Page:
Founded in 1899, Kelly & Lewis has a proud history as a pump design and manufacturing company that extends over a century. Continuing the coverage of the history of the Australian pump industry, which we began in the November 2014 edition, here we explore the company’s long history. We map their growth through both world wars and their evolution into Thompsons Kelly & Lewis, through to the company’s eventual decline as tariffs forced an end to Australia’s manufacturing industry.
Kelly & Lewis was founded in 1899 by Edward Powell Lewis and George William Kelly after the pair met through Atlas Iron Works. Their business relationship soon developed into a solid friendship, and the two had often discussed going into business together. But a murky economic climate still recovering from its slump, and the need for start-up capital, left Lewis hesitant to leave his position of Works Manager at Thompson’s Foundry.
Despite his hesitations, Lewis managed to source financial backers, and in September 1899, they established their firm under its original name of Geo W. Kelly & Lewis.
The firm began with £6,000 in capital, and progressed well up until the First World War. They initially worked out of Kelly’s original blacksmithing shop in Melbourne, and staff included a clerk, a typist, and several draughtsmen. Steady business allowed the firm to grow, and they soon employed 50 men across their three departments: blacksmithing, boilermaking, and the machine shop. Eventually, a large order placed by Victorian Railways for locomotive cylinders demanded greater capacity, and the firm moved to larger premises which they continued to expand over the years.
In its first 15 years, Geo W. Kelly & Lewis experienced continued growth, taking on larger and larger contracts. In 1913, the firm had been converted into a proprietary company and had capital of £50,000. When World War I began, the company moved into munitions production, with a contract for 18 pounder shells. The company also collaborated with inventor Mr A. de Bavay to build the required equipment. They also produced the first aircraft engines made in Australia. Though wartime production deadlines placed considerable pressure on Kelly & Lewis, they continued to plan ahead and commenced two developmental projects to be continued when peace was restored, which included expanding into other states.
When peace arrived in 1918, the firm had established its position and reputation. George Kelly passed away in 1919, and control of the business passed to Edward Lewis and his son E Llewellyn Lewis, who was a Director of the company. By 1921, the Lewis family had repurchased all of the company’s shares. Expansion required the firm to move, and by 1927 the new plant in Springvale was fully operational. The economic recession of the 1930s curtailed production, and the firm experienced a difficult economic period. Edward Lewis passed away in 1930, with management passing to his sons Llewellyn and Kelvin Lewis. The firm began producing high speed diesel-powered engines, and established a subsidiary engine business. In 1939 the proprietary company was converted into a public company, and in 1940 the company’s name was changed to Kelly & Lewis Ltd.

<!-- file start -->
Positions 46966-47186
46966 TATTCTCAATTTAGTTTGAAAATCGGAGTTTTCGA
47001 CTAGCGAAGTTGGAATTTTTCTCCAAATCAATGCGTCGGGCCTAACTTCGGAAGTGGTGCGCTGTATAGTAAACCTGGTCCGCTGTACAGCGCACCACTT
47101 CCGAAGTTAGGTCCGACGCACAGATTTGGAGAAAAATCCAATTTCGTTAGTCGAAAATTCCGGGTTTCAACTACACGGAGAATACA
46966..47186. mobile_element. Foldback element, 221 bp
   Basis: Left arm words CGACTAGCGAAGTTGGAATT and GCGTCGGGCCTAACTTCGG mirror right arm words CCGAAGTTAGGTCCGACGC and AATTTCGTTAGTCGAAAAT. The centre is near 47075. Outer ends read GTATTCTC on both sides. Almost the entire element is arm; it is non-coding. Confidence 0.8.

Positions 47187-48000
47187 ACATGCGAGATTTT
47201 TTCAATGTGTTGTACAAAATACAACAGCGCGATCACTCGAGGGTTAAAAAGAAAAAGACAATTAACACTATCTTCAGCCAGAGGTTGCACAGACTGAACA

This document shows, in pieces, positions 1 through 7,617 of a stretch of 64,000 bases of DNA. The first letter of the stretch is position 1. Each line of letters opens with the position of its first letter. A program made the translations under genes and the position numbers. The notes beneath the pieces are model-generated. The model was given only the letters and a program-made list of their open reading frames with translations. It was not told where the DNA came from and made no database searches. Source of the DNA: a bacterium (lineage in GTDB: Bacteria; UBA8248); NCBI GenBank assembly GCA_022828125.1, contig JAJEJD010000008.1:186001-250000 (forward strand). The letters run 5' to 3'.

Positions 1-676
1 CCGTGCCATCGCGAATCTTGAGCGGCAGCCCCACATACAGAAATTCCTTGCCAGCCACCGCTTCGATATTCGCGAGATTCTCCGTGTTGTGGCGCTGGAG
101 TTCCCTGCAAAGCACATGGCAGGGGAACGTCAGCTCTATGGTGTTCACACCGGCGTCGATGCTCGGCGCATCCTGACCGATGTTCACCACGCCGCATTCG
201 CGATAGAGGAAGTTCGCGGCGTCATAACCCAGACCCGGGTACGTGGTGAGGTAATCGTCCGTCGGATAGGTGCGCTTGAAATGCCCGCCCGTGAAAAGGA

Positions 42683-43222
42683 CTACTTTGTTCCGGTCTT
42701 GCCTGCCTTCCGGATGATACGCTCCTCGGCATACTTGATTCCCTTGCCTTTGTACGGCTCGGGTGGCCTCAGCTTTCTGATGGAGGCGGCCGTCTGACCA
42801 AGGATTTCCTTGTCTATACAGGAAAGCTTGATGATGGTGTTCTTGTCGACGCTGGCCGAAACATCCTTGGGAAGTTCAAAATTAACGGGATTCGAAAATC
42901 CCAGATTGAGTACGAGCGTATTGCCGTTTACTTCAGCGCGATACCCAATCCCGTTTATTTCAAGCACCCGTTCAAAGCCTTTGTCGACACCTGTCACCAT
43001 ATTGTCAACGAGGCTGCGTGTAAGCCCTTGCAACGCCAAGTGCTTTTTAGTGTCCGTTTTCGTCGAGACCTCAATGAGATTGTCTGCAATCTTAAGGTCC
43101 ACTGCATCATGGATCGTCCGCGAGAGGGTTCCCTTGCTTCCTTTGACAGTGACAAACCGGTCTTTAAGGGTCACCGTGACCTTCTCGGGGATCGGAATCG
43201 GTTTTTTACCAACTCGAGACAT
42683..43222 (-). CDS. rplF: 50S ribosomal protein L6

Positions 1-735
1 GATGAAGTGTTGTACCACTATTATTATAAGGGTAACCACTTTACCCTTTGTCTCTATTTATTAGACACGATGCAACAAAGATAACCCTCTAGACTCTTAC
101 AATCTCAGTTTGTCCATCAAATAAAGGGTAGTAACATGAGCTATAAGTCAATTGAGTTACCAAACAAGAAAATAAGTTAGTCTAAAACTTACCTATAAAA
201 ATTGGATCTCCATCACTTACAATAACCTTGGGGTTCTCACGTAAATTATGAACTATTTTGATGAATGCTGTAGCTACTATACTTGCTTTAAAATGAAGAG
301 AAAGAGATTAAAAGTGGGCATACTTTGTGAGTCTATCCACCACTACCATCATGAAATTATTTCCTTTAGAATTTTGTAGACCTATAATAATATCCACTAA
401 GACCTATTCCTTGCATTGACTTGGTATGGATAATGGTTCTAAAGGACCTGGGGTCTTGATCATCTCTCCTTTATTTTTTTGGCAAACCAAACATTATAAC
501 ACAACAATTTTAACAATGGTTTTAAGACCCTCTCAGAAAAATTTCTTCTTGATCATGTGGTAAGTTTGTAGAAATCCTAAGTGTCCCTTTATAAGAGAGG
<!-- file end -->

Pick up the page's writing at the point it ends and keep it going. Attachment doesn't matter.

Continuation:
Throughout World War II, Kelly & Lewis greatly expanded its range of equipment. The company designed and manufactured steam generating sets, high-pressure portable pumping plants, portable electric generating sets, tank transport trailers, fuel pumps, and steel telegraph poles and radio masts. The company also supplied thousands of centrifugal pumps for water supply to industry and camps.
Post-war, Australia proceeded with many large-scale development works. Kelly & Lewis accordingly established and acquired multiple manufacturing subsidiaries. Having diversified their group structure, the company focused on product research and development, setting up laboratories at the Springvale site. By 1950, a range of centrifugal pumps had been developed in the hydraulic laboratory, which had a range of equipment including generators, dynamometers, switchboards, flow measuring systems, and calibration tanks.
Lithuanian engineer Andy Gasuinas was appointed Chief Hydraulic Designer in November 1950, and the Model 50 pumps range was produced to replace the pre-war design by 1955. The company also produced Model 55 solids pumps, Model 60 and Mixed Flow Volume (MFV) pumps, and commenced developing the modern design for split casing pumps. Mr Gasuinas introduced conformal transformation vane design technology, as well as hydrofoil variable-pitch design for axial flow pumps. Though economic downturn affected sales, Kelly & Lewis was awarded a large contract by the Melbourne Metropolitan Board of Works (MMBW)for the supply of large sewage pumps. The company secured manufacturing licences from the US, including one from Pacific Process Pumps to APA 610 specifications for the oil industry. Following company reorganisation, Kelly & Lewis emerged in 1960 with a slimmed-down group structure, and by 1961, the company had been purchased by UK company Mather + Platt.